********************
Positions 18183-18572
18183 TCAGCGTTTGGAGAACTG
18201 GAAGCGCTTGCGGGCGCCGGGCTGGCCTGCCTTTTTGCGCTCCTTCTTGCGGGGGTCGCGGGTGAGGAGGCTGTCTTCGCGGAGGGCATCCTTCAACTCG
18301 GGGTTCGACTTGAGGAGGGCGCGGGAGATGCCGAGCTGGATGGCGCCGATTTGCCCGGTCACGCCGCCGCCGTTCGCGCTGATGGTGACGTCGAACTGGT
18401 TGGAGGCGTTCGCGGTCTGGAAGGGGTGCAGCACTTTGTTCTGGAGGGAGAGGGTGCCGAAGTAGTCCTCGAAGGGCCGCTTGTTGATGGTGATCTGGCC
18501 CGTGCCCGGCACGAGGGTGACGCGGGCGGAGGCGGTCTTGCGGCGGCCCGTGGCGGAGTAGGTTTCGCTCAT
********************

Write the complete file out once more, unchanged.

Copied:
Positions 18183-18572
18183 TCAGCGTTTGGAGAACTG
18201 GAAGCGCTTGCGGGCGCCGGGCTGGCCTGCCTTTTTGCGCTCCTTCTTGCGGGGGTCGCGGGTGAGGAGGCTGTCTTCGCGGAGGGCATCCTTCAACTCG
18301 GGGTTCGACTTGAGGAGGGCGCGGGAGATGCCGAGCTGGATGGCGCCGATTTGCCCGGTCACGCCGCCGCCGTTCGCGCTGATGGTGACGTCGAACTGGT
18401 TGGAGGCGTTCGCGGTCTGGAAGGGGTGCAGCACTTTGTTCTGGAGGGAGAGGGTGCCGAAGTAGTCCTCGAAGGGCCGCTTGTTGATGGTGATCTGGCC
18501 CGTGCCCGGCACGAGGGTGACGCGGGCGGAGGCGGTCTTGCGGCGGCCCGTGGCGGAGTAGGTTTCGCTCAT